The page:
Updated: August 5, 2021 5:11:55 pm
Once seen as the second fiddle to Intel in computer processors, Advanced Micro Devices (AMD) admits it had an image problem but once its CPUs started showing performance gains the relationship with PC OEMs changed drastically. “There was a point in time when AMD’s relationship with our OEM partners was nowhere near as deep as it is today,” David McAfee, Corporate VP, Product Management and Marketing at AMD said in an interview with indianexpress.com.
McAfee, who has been with AMD for well over 15 years, says the company’s 7nm chips offer significantly high-performance and that helped win the confidence of PC OEMs. “With the Ryzen products, in particular, and the leadership we have been able to drive in terms of core count, performance and battery life into our products, it has changed the way they [PC companies] collaborate with AMD,” he said. Intel’s latest chips, meanwhile, ship with only 10-nanometer transistors.
From the beginning, AMD was seen as the chip company undercutting Intel on price, despite building fast and powerful processors. AMD’s products were convincing but also fell short on performance when compared to Intel’s CPUs. But when Lisa Su, now regarded as one of the most powerful women in tech, took the commands in her hand as CEO in 2014, she started making changes by focusing on computer architecture, cutting-edge processors and graphics chips for gaming.
The launch of desktop processors called Ryzen in 2017, and the subsequent release of mobile processors used in laptops with improved performance started to change the conversation around AMD. The fact that AMD was able to undercut Intel by releasing 7nm chips first in the market, and its decision to contract chip manufacturing to Taiwan-based TSMC, the largest contract foundry in the world, helped the company march ahead its larger rival. It’s a turnaround for the Santa Clara, California-based AMD, which was in financial ruin a few years back.
“If we look at the launch of the 4000 series products last year to the launch of the 5000 series products this year, I think with each and every step in our product portfolio, you see more premium designs from partners in the gaming space to the premium ultra-thin space,” McAfee explained how the chipmaker is deeply involved with OEMs in development of premium computing solutions. He further added: “those co-engineering relationships with the OEMs have never been deeper, it’s become something where it’s very much a partnership between AMD and the OEMs to build the best systems that we possibly can.”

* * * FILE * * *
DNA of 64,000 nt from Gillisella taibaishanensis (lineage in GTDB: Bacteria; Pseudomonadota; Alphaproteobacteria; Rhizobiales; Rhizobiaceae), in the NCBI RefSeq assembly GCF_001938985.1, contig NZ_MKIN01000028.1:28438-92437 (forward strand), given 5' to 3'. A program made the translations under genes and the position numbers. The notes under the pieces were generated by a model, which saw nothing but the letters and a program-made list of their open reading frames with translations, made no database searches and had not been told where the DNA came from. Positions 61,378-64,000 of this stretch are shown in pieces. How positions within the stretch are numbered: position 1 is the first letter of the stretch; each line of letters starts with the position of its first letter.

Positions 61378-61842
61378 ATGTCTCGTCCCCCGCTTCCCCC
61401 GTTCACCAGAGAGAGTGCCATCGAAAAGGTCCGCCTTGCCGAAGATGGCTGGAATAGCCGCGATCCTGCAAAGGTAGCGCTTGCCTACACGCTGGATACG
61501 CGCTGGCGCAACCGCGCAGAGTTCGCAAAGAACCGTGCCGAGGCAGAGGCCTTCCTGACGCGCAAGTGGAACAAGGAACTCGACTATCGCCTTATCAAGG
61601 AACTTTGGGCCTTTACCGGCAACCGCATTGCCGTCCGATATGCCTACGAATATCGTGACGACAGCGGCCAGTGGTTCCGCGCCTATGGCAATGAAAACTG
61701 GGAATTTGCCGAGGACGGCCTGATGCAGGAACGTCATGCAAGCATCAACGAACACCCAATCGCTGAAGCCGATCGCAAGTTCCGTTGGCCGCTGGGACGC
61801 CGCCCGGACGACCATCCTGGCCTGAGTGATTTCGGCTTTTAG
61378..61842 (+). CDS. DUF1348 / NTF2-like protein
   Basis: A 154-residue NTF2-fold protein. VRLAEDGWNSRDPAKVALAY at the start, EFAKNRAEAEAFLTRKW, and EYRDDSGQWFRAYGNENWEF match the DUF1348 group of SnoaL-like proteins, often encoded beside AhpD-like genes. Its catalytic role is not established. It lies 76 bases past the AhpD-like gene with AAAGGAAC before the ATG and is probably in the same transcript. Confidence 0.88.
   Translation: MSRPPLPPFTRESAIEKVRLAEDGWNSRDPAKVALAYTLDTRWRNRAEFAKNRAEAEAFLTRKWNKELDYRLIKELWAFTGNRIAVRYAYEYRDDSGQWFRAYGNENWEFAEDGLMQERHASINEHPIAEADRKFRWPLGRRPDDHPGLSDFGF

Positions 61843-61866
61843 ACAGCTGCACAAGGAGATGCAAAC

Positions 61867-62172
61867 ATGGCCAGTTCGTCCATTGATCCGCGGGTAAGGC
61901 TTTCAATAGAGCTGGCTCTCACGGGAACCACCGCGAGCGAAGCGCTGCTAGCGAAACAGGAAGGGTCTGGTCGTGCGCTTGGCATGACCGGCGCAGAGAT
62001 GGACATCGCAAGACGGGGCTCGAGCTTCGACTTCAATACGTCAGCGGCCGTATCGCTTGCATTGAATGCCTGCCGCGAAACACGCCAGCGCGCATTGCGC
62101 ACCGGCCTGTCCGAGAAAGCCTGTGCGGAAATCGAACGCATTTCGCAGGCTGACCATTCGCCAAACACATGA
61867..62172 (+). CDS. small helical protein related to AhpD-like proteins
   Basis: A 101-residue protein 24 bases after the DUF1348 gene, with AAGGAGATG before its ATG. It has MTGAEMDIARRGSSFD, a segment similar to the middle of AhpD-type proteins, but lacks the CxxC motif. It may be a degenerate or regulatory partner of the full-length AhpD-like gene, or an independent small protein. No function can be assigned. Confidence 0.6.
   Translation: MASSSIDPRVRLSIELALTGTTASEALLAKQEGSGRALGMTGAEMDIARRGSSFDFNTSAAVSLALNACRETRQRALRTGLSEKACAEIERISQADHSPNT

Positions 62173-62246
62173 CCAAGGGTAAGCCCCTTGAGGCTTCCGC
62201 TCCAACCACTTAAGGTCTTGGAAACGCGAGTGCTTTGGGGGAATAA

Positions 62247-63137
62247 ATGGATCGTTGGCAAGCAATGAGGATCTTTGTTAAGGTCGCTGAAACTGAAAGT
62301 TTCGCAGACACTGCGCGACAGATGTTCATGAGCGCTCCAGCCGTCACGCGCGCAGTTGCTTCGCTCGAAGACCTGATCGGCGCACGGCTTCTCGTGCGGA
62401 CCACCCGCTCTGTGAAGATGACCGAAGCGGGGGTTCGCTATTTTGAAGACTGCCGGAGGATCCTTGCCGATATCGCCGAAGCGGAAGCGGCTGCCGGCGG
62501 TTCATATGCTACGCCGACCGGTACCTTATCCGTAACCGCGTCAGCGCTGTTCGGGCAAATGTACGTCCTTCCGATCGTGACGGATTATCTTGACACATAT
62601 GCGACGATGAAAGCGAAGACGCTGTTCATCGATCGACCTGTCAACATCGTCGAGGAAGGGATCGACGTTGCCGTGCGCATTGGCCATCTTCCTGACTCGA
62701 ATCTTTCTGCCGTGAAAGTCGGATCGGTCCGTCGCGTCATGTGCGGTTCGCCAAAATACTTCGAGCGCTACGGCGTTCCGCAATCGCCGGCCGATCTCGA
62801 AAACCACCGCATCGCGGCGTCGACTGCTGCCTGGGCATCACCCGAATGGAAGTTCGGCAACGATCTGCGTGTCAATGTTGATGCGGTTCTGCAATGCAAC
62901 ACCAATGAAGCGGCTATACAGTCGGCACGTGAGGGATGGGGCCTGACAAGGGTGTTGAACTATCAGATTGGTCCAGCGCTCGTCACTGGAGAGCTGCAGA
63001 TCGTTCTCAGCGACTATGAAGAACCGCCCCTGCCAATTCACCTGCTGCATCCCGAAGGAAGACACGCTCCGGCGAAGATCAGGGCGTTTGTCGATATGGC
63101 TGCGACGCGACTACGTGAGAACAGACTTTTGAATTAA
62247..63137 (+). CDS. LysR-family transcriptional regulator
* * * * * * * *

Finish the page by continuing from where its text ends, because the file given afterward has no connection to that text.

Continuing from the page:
In fact, McAfee calls the company’s relationship with many OEMs in a “completely different place.” He cites two reasons why OEMs have started to show faith in AMD, one being the performance of the recently launched computer processors. “With the OEM, they have to believe that they can count on you and that’s that’s a simple statement, but it’s also a very complex statement because the OEM putting their trust in a silicon partner, meaning they believe that you have the engineering and power behind them to help build an absolutely amazing system,” McAfee said.
McAfee understands that the more OEMs show interest in AMD’s chips, the better it is for the company and for the PC market, which is at an all-time high due to the global pandemic. The launch of its new Advantage design framework initiative, a programme that helps PC makers in designing the best possible gaming notebooks encapsulates AMD’s recent strategy to have a “deep co-engineering collaboration” with OEMs. The main motive of AMD, as McAfee puts it out, is to make Ryzen the most “desired” brand for PC products.
But the change of perception of OEMs towards AMD has been a long journey. “The initial success in gaming notebooks came from the fact that we had so much focus on gaming in the desktop and console space…it was a natural place for OEMs to start placing more premium bets on AMD,” he said, adding the speed at which PC companies launching high-end ultra-thin notebooks powered by Ryzen processors shows OEM’s confidence in the chipmaker.
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